# Thread: Derivatives of Inverse Functions

1. ## Derivatives of Inverse Functions

Let f(v) be the gas consumption (L/km) of a car going at velocity v (km/h). In other words, f(v) tells you how many liters of gas the car uses to go one kilometer, if it is going at velocity v. You are told that: f(80) = 0.05 and f(80) = 0.0005.

a) Let g(v) be the distance the same car goes on one liter of gas at velocity v. What is the relationship between f(v) and g(v)? Find g(80) and g(80).

Okay, I'm pretty sure their relationship is: g(v) = f^-1(v). I tried to find the value of g(80) and came out with the pretty ridiculous value of 159980km/L. I am almost certain I did this wrong, but I can't find any relevant info in my textbook. For g(80) I know I have to use the inverse rule to find the derivative (which I know), but I can't find this until I have found the value of g(80).

b) Let h(v) be the gas consumption in L/h at velocity v. What is the relationship between h(v) and f(v)? Find h(80) and h(80).

Okay, now I'm just lost. I don't even know where to start here.

c) How could you explain the practical meaning of the values of these function and their derivatives to a driver who knows no calculus?

I think I could get this on my own once I get help with the previous problems.

2. Originally Posted by Jessem
Let f(v) be the gas consumption (L/km) of a car going at velocity v (km/h). In other words, f(v) tells you how many liters of gas the car uses to go one kilometer, if it is going at velocity v. You are told that: f(80) = 0.05 and f(80) = 0.0005.

a) Let g(v) be the distance the same car goes on one liter of gas at velocity v. What is the relationship between f(v) and g(v)? Find g(80) and g(80).

Okay, I'm pretty sure their relationship is: g(v) = f^-1(v).
NO, they are not inverse functions. Since f takes velocity to gas consumption, its inverse function would take gas consumption to velocity.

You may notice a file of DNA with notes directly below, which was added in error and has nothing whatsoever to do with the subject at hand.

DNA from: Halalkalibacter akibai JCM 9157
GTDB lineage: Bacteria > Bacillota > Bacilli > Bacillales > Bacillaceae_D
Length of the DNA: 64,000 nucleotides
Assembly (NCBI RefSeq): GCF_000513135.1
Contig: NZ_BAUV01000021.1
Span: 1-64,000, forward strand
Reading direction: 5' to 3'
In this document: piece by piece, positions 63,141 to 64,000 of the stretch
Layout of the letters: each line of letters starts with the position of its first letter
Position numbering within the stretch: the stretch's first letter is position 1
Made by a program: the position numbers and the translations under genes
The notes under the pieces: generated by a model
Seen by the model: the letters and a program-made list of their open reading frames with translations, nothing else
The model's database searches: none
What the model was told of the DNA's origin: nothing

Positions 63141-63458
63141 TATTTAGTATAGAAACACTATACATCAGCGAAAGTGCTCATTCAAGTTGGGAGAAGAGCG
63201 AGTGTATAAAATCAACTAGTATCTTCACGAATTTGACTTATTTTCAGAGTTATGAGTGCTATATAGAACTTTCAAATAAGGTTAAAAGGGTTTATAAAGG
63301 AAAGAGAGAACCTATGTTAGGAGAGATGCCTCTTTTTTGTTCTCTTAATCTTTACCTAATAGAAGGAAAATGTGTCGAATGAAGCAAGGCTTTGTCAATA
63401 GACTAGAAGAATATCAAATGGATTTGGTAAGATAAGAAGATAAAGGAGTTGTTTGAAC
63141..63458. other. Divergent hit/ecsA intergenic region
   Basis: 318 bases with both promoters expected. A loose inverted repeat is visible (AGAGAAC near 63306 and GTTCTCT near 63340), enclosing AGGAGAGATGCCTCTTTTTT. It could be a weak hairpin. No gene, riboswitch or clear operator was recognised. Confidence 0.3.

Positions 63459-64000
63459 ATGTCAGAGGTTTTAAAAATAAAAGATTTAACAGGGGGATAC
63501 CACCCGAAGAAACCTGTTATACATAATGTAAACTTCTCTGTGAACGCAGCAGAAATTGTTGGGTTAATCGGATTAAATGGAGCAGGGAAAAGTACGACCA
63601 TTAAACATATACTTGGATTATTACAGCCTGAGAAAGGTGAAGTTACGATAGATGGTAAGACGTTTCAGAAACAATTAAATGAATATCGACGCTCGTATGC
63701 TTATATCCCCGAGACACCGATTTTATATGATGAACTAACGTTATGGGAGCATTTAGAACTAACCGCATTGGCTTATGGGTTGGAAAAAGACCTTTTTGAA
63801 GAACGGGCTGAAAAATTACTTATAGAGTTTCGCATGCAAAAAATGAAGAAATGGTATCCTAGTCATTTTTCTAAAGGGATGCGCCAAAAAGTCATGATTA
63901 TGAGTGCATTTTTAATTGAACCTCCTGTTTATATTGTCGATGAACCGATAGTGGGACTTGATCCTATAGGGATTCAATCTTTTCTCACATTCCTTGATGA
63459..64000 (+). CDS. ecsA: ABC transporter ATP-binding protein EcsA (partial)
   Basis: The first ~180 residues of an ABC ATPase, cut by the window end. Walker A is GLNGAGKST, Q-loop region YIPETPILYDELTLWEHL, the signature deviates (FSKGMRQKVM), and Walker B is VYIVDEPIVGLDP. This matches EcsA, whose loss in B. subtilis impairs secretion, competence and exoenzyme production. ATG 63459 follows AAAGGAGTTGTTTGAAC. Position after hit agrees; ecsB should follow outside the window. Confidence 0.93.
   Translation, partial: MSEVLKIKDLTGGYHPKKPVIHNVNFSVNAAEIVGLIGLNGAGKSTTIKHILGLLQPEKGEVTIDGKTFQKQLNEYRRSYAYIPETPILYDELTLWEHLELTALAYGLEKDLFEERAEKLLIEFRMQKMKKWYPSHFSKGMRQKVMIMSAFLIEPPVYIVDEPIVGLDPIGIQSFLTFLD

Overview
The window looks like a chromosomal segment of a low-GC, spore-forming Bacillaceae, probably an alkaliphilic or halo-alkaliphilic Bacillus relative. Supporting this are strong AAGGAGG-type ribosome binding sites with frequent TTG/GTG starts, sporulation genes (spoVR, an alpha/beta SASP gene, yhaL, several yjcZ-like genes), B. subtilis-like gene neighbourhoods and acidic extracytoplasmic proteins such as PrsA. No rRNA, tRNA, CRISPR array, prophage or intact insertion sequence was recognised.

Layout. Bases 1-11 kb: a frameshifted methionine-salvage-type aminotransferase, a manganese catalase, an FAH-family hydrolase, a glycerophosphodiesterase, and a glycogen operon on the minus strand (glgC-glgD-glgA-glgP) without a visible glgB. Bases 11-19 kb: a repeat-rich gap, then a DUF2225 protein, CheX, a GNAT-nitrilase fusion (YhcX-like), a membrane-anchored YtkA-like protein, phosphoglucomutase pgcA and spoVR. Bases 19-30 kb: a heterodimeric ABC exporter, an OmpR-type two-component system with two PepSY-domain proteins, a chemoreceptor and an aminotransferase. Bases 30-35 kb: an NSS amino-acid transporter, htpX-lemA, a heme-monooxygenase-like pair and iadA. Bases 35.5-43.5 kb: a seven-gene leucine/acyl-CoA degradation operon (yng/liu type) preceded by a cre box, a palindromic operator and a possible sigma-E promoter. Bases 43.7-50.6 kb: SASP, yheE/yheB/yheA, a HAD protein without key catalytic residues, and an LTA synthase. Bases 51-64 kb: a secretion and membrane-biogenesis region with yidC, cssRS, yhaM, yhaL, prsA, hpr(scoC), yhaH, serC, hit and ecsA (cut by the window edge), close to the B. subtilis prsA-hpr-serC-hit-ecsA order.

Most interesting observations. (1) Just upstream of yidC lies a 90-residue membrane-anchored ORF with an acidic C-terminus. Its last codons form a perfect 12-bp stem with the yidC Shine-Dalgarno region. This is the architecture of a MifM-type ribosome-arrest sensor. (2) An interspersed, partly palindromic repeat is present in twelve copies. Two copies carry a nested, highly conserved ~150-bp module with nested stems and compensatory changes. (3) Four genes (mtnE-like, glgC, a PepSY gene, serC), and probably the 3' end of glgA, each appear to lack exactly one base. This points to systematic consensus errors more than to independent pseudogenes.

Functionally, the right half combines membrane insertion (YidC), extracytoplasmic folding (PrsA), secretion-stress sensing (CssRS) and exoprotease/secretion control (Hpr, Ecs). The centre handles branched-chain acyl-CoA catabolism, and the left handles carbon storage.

Here both f and g take velocity, v, to some other value. Take a look at the units of the result of both f and g. f(v) gives "liters per kilometer" while g(v) gives "kilometers per liter"- they are reciprocals.

I tried to find the value of g(80) and came out with the pretty ridiculous value of 159980km/L. I am almost certain I did this wrong, but I can't find any relevant info in my textbook. For g(80) I know I have to use the inverse rule to find the derivative (which I know), but I can't find this until I have found the value of g(80).

b) Let h(v) be the gas consumption in L/h at velocity v. What is the relationship between h(v) and f(v)? Find h(80) and h(80).

Okay, now I'm just lost. I don't even know where to start here.
Again, look at the units. f(v) gives "liters per kilometer" and h(v) must be in "liters per hour". Clearly to go from f(v) to h(v), you need to "multiply" by kilometers and "divide" by hours: you need to multiply by kilometers per hour. And what parameter tells you how many kilometers you go in one hour?

c) How could you explain the practical meaning of the values of these function and their derivatives to a driver who knows no calculus?

I think I could get this on my own once I get help with the previous problems.

3. Thank you HallsofIvy!

a) Since they are reciprocals, g(80) = (f(80))^1 = 20km/L

I am still having trouble finding g(80). Would this just be the reciprocal of f(80) = 0.0005 which would be 2000km/L/L? This seems much too high to make sense.

b) Like you said, we must multiply h(v) by km/h (or v) so we get: f(v) = h(v)*v

However, when I tried to apply this to solve for h(80) I got:
h(80) = f(80)*80^-1 = 0.05*0.0125 = some very small, unreasonable number.

4. Originally Posted by Jessem
Thank you HallsofIvy!

a) Since they are reciprocals, g(80) = (f(80))^1 = 20km/L

I am still having trouble finding g(80). Would this just be the reciprocal of f(80) = 0.0005 which would be 2000km/L/L? This seems much too high to make sense.
No, it is not just the reciprocal of the derivative of f. For one thing, notice that if f is increasing, its derivative is positive. But its reciprocal would be decreasing so the dervative of its reciprocal must be negative! If g(x)= 1/f(x) then use the quotient rule: $g'(x)= (0(f(x))- 1(f'(x))/f^2(x)= -f'(x)/f^2(x)$.
Equivalently, write $g(x)= (f(x))^{-1}$ (I have used parentheses there to indicate that this is the -1 power of f, not its inverse function) and use the chain rule: $g'(x)= -f(x)^{-2}f'(x)$.

b) Like you said, we must multiply h(v) by km/h (or v) so we get: f(v) = h(v)*v
No, I did not say that! f(v) already has units of "liters per kilometer" and g(v) must have units of "liters per hour": liters/hour= (liters/kilometer)(liters/hour) so h(x)= v*f(x).

However, when I tried to apply this to solve for h(80) I got:
h(80) = f(80)*80^-1 = 0.05*0.0125 = some very small, unreasonable number.